Janet Voight, 57, is an associate curator of zoology at the Field Museum, specializing in cephalopod mollusks. In the course of her deep-sea research, she's witnessed previously undiscovered octopus feeding behavior and placed wood planks at the bottom of the ocean to study wood-boring clams and flatworms. —Julia Thiel
I grew up in Davenport, Iowa, and I was the first person in my immediate family to go to college. I had gotten a bachelor's degree. I had the boyfriend and the cat and all that stuff and—I wasn't happy.
Then the cat disappeared, so I was really broken up. And the boyfriend and I broke up—that was OK. So I was like, why don't I go to graduate school? I applied where all deep-sea marine biologists go, the University of Arizona in Tuscon, which has a very strong ecology and evolution program. Right when I was finishing up, this job opened up.
There's only like five submersibles in the world that carry scientists to the bottom. We have the Alvin, the French have the Nautile, Japan has the Shinkai, and Russia has two Mirs. The Alvin weighs—I think the stripped weight is 18 tons. So you have to have a ship that's capable of handling it. You have to have fuel for the big ship, you have to have people running the big ship 24 hours a day.
I've had the pleasure of eight dives in the Alvin and I think 15 in what used to be the Johnson-Sea-Link out of Harbor Branch in Florida. I had one dive right near the mouth of the Mississippi River. On the way up there were so many bioluminescent animals in the water you could've read a newspaper right there in the front. It was just like you couldn't believe there were these shapes out there making the light.
[On a dive in 2003] I was chief scientist. That means that you write the grant, you get the grant funded, and you coordinate with ship's scheduling for when this cruise is actually going to happen. It's one dive a day, so if as the chief scientist you pick the wrong place to dive, you're dead meat. Because it's expensive.
So finally I schedule myself a dive. And we got down there and we were lost so bad. All of the sudden we were in this vertical landscape and we couldn't get our acoustic signals to navigate. There must have been cliffs 20 meters high and it's dark and you can only see about ten feet ahead of you.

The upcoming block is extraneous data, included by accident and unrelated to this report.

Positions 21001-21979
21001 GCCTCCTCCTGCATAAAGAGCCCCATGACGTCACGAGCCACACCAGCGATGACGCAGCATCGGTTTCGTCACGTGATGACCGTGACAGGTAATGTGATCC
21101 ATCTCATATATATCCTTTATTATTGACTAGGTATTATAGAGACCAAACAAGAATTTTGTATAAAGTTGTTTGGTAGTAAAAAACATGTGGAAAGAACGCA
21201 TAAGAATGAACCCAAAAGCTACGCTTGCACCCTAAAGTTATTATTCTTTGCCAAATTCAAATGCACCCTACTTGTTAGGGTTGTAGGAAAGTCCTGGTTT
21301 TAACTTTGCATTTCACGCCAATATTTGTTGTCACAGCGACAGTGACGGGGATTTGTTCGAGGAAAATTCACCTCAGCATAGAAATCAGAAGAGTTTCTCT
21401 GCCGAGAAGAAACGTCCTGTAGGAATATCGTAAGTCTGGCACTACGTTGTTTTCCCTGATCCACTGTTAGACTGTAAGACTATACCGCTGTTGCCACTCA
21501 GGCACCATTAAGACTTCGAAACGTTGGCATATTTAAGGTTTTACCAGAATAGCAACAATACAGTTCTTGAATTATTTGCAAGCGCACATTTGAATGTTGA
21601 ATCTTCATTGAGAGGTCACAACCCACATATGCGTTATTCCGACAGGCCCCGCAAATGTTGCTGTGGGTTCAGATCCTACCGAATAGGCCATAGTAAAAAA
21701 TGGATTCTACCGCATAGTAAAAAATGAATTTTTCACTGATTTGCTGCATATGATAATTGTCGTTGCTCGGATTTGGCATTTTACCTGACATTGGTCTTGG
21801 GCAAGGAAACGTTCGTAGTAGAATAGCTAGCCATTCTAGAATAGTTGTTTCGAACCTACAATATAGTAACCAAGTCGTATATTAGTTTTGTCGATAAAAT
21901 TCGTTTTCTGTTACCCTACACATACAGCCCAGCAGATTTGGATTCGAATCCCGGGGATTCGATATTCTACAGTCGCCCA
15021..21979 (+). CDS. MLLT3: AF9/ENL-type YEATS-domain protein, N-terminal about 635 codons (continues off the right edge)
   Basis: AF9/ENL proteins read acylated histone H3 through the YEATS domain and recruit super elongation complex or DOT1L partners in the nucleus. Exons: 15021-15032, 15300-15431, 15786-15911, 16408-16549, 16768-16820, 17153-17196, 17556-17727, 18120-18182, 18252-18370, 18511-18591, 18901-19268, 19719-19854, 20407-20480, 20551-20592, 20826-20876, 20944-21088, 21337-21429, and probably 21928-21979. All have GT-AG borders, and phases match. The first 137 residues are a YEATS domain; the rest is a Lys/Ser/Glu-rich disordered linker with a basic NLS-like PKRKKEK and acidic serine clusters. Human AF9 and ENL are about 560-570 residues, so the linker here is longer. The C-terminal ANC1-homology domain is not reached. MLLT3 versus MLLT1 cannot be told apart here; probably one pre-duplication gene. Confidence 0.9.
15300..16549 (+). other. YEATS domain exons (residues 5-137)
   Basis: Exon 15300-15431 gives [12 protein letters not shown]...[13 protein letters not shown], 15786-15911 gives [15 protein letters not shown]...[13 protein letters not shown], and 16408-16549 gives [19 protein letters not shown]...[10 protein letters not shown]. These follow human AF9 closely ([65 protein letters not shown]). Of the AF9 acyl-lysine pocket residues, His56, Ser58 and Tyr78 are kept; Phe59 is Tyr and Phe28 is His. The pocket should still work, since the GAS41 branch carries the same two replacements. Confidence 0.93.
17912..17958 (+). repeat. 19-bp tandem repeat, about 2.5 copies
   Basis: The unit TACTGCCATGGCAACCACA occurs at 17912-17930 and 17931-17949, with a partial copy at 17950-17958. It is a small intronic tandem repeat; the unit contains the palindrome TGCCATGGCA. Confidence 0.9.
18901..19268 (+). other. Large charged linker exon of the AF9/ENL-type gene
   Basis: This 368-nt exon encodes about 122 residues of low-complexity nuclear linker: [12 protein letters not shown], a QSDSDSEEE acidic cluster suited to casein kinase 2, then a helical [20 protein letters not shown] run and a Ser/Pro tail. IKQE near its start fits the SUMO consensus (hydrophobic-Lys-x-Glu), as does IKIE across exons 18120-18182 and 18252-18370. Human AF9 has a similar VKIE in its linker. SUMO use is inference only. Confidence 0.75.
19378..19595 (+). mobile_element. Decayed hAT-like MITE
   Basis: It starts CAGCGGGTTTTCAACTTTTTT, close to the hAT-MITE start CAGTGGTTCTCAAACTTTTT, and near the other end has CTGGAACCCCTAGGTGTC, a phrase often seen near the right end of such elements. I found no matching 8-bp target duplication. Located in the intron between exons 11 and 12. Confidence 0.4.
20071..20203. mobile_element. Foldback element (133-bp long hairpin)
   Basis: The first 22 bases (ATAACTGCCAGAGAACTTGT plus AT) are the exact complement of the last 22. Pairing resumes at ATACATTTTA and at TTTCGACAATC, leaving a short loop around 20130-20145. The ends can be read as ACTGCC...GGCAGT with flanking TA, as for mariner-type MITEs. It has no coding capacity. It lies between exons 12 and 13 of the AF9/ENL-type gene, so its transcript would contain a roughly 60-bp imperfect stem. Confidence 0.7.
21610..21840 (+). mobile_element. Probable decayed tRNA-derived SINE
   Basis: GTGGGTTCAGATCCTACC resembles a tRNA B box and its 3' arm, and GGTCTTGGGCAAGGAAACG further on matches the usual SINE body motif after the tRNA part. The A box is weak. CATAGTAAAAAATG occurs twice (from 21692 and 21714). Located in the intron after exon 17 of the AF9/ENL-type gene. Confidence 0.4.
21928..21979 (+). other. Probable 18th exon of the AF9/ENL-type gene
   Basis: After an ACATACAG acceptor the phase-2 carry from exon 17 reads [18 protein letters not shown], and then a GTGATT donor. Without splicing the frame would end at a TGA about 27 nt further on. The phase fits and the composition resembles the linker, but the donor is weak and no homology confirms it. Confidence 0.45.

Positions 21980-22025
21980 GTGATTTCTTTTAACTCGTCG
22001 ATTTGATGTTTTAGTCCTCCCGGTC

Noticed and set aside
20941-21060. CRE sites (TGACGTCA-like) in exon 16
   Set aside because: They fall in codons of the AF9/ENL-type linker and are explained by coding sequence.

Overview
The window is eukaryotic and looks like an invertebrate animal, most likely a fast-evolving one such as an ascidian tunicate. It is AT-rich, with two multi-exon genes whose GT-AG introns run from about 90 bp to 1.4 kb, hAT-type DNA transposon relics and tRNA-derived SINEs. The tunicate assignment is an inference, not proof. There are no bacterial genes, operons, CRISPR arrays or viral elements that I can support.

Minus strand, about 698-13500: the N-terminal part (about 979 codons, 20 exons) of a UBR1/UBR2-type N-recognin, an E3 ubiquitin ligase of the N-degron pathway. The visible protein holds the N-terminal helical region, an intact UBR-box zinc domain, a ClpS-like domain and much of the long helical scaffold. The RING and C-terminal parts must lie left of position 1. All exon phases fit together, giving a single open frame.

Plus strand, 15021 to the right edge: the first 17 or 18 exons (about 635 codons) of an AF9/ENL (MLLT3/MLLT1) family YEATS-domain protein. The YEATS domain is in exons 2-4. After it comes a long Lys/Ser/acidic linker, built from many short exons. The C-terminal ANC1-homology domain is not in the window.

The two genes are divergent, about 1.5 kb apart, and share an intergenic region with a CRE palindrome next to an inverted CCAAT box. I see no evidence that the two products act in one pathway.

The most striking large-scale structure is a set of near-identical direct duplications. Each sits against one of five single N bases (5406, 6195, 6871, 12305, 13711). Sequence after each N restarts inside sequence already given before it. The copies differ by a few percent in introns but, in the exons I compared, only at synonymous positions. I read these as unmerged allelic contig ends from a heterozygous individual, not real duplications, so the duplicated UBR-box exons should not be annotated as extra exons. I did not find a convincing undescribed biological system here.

So the pilot is saying, Dang, you know, a chief scientist should never go back with an empty basket. All of the sudden I start going, oh my goodness, I really messed up, I haven't got anything in the basket. The batteries are running down and then the pilot says, I think I see an octopus.
We drove up and there were like a dozen octopuses climbing up these three extinct chimneys covered with serpulids, which are a type of worm. Some of these octopuses were hanging off a serpulid tube with one arm and reaching into this haze of amphipods with the others and, like, taking a big sweep with their arms, taking all the tips together and then slowly deflating their web, which they use like a cast net. You could almost see them swallowing. That's when I suddenly realized what they were doing was catching amphipods on the fly.
I've named 20 species of wood-boring clams. You wouldn't think there's 20 species of wood-boring clams in the world. Trees fall in the forest and some of them wash out to sea. The wood that sinks to the bottom of the ocean is colonized by clams that bore into it. They just spend their lives scraping away at wood that sunk to the bottom of the ocean. And this group of species can only survive on the sunken wood.
I found the first flatworms to live in the deep sea. I could show you books that say there are no flatworms in the deep ocean. Well, if you trawl—you throw a net off the ship and drag it—of course you don't think there are any. By using Alvin, I recovered six new species of those wood-boring clams.
The latest one I've described is from the middle of nowhere, where French oceanographers had documented that nothing happens. They put down a piece of wood to document that nothing happens and like 200 clams settled in 300 days or something. Does that blow you away or what?
The question is, what's out there in the middle of the ocean? We know more about the back side of the moon from the rover Mars than about what's covering 67 percent of our planet, the deep sea. We just don't know what's there.